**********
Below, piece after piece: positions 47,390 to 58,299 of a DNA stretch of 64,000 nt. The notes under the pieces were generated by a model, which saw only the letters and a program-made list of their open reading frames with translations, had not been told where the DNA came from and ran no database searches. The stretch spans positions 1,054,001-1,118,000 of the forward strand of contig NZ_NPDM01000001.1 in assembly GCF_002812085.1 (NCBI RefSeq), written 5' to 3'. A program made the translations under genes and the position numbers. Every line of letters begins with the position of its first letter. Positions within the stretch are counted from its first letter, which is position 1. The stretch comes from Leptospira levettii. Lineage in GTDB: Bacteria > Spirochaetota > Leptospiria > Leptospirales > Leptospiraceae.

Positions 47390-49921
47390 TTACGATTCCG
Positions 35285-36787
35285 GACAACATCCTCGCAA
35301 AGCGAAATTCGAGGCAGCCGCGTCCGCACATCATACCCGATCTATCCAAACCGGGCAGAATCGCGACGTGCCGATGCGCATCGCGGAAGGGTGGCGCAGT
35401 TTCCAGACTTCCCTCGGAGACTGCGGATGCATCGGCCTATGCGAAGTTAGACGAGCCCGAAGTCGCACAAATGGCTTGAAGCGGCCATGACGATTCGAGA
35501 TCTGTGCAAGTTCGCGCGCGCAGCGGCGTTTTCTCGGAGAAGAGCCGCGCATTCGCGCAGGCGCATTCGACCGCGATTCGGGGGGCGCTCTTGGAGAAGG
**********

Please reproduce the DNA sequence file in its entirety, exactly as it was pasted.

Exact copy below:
Below, piece after piece: positions 47,390 to 58,299 of a DNA stretch of 64,000 nt. The notes under the pieces were generated by a model, which saw only the letters and a program-made list of their open reading frames with translations, had not been told where the DNA came from and ran no database searches. The stretch spans positions 1,054,001-1,118,000 of the forward strand of contig NZ_NPDM01000001.1 in assembly GCF_002812085.1 (NCBI RefSeq), written 5' to 3'. A program made the translations under genes and the position numbers. Every line of letters begins with the position of its first letter. Positions within the stretch are counted from its first letter, which is position 1. The stretch comes from Leptospira levettii. Lineage in GTDB: Bacteria > Spirochaetota > Leptospiria > Leptospirales > Leptospiraceae.

Positions 47390-49921
47390 TTACGATTCCG
Positions 35285-36787
35285 GACAACATCCTCGCAA
35301 AGCGAAATTCGAGGCAGCCGCGTCCGCACATCATACCCGATCTATCCAAACCGGGCAGAATCGCGACGTGCCGATGCGCATCGCGGAAGGGTGGCGCAGT
35401 TTCCAGACTTCCCTCGGAGACTGCGGATGCATCGGCCTATGCGAAGTTAGACGAGCCCGAAGTCGCACAAATGGCTTGAAGCGGCCATGACGATTCGAGA
35501 TCTGTGCAAGTTCGCGCGCGCAGCGGCGTTTTCTCGGAGAAGAGCCGCGCATTCGCGCAGGCGCATTCGACCGCGATTCGGGGGGCGCTCTTGGAGAAGG